Pick an arch’tecture for us to see, if you really want to style with me

4 min readJun 9, 2017


A CSS pro cascades styles — and ideas and people. Here’s a list to help.


Working on a team isn’t everyone, all at once, diving in together, communitas programming. Often times, it’s serial: first an architect designs a solution, a sole contributor might make the big technical decisions, someone else builds out a prototype, another person might set up the dev environment, a small team might do the initial development, others come in to make contributions late in the game, and some human on the other side of the continent is tasked with maintenance releases. The structure and conventions of code facilitate this cascading contribution.

Not CSS. Maybe because CSS was considered to live on the design side of the presentation layer, or maybe because it’s declarative, CSS development wasn’t talked about or followed in a predictable manner. Opening a CSS production file can feel like being knocked over and suffocated by a mudslide. So after years of treating CSS like the bastard child of the code base, we had no other choice than to devote time and thought to ridding the world of spaghetti CSS and classitus CSS.

“Styling my metaphors when I formulate my flows”

Like so many conventions, frameworks & architectures, how to construct CSS is up for discussion. Some ideologies are better than others; some have stood the test of time; and some are good enough.

For me, it’s important for the team to know what’s going on, to communicate toward success, and to look forward to diving into the code at every stage of the project. When a project forms, everyone can help adopt the right CSS method for the group, and warn each other about gotchas.

“Never doubt that a small group of thoughtful, concerned citizens can change the world. Indeed it is the only thing that ever has.” — Margaret Mead

Well, right about now, we’re getting so advanced with CSS, deconstructing and renovating it, that some implementations are not even using it! But for these new methods to help us in daily production, we need to have a common background. And yet, there doesn’t seem to be a list of resources on the web for advanced CSS topics. Content marked “advanced” is frequently some experimental idea — that some day may become standard practice. Developers need pro CSS help for today’s project.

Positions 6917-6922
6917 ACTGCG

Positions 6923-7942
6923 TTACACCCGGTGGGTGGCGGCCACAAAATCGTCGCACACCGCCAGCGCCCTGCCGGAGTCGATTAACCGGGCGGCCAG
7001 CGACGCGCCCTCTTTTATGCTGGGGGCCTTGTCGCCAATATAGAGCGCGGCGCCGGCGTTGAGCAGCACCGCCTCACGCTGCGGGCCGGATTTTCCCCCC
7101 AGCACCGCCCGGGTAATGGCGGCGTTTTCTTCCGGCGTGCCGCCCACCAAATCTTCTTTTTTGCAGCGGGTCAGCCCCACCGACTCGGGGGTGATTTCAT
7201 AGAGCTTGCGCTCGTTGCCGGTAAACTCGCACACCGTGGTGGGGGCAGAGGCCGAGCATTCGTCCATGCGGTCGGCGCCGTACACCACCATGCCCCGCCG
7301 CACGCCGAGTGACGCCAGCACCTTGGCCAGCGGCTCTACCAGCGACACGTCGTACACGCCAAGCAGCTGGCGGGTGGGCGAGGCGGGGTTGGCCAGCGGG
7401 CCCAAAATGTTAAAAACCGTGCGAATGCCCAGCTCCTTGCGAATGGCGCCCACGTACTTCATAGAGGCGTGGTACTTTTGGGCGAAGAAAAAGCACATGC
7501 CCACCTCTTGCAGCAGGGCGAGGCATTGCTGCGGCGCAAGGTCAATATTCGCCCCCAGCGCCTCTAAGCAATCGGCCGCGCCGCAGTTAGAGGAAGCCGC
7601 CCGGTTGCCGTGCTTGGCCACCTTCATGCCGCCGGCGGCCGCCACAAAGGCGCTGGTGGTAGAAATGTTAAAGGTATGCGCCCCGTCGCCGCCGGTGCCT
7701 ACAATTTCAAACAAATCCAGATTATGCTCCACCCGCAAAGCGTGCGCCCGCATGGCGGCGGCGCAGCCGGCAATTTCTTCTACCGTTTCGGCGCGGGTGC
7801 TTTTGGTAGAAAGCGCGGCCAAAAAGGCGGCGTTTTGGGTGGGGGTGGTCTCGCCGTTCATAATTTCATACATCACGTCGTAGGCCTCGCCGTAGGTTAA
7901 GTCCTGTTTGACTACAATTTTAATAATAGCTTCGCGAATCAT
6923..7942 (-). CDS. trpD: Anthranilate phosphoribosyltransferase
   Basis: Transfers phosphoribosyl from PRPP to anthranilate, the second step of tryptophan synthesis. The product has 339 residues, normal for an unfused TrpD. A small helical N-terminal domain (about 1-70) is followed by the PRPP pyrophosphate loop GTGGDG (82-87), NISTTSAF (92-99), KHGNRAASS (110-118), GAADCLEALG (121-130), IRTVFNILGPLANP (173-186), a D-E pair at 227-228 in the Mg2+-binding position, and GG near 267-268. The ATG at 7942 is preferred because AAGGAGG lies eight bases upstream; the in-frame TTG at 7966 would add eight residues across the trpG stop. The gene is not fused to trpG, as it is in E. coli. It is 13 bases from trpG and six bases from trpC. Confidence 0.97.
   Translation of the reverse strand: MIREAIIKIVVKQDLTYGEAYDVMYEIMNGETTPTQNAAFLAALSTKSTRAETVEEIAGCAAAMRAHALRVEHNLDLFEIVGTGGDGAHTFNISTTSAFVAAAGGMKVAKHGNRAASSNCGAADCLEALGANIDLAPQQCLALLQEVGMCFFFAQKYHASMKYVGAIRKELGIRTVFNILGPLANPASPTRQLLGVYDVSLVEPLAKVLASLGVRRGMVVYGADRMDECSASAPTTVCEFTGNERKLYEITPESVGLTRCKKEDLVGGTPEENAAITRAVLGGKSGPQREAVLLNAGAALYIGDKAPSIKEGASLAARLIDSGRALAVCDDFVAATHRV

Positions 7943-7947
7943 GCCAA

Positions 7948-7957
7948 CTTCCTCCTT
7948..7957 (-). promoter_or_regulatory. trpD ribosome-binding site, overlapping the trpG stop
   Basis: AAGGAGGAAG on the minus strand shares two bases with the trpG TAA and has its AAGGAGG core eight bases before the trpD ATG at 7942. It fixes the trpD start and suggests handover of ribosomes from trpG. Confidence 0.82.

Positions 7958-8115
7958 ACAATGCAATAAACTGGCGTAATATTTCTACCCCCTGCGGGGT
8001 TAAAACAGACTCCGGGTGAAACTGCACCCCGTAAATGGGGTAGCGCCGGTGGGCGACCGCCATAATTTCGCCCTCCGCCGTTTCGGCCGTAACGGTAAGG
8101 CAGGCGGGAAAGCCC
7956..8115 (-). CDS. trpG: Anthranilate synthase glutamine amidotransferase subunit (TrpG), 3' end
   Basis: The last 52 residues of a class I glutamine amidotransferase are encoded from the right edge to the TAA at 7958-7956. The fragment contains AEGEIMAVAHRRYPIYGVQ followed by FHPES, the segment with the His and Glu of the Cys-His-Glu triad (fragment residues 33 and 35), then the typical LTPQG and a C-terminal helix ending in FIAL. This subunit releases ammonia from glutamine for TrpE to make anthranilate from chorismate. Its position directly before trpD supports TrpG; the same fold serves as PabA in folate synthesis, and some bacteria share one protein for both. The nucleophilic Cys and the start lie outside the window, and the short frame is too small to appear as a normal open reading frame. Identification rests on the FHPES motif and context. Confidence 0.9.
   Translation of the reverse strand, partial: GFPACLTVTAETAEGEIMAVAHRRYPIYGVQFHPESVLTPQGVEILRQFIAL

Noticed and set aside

So I thought I’d start culling the advanced topics out of the large body of introductory and tutorial content. This list is not extensive, by far. I’m just beginning to gather the wisdom in one place. But if you’re a developer who is comfortable with coding CSS at a basic level, I hope this list will save you some time.

1. Organizing CSS with OOCSS, SMACSS, and BEM by Matt Stauffer [video]

2. Decoupling the Front-end with Modular CSS by Julie Cameron [video 1.5 hours, but worth it] [slides]

3. CSS Inheritance, The Cascade And Global Scope: Your New Old Worst Best Friends by Heydon Pickering

4. Specificity on MDN

5. Cascading section of CSS Cascading and Inheritance Level 3 W3C spec editors: Elika J. Etemad / fantasai (Invited Expert), Tab Atkins Jr. (Google)

6. CSS chapter (5) of Frontend Architecture for Design Systems by: Micah Godbolt [A lot of regional libraries and organizations give members access for free]

7. Aspects of SMACSS — Modular CSS

8. PostCSS — A Comprehensive Introduction by Drew Minns

9. MVCSS [Modular View CSS] style guide by Nick Walsh and Drew Barontini

10. Coding guidelines for contributing to bootstrap projects [just a taste of conventions]

11. SUIT CSS naming conventions by suitcases [ok, one more]

12. CSS Architecture for Design Systems by brad frost [ok, I lied]

Lucky 13. CSS And LESS section of Lessons Learned In Big App Development, A Hawaiian Airlines Case Study by Cory Shaw

14. Inline Styles are About to Kill CSS by Colin Megill [video] This video speaks to a React audience, but shows a growing attitude that “CSS is pretty over”

15. CSS and the first meaningful paint by Patrick Hamann [video] How to deliver critical CSS faster than fast using HTTP/2 server push and Service Workers

16. Most recent article to get you excited all this? Sarah Dayan’s In Defense of Utility-First CSS

Please share any advanced CSS resources, because I’m planning on continuing to build this list.




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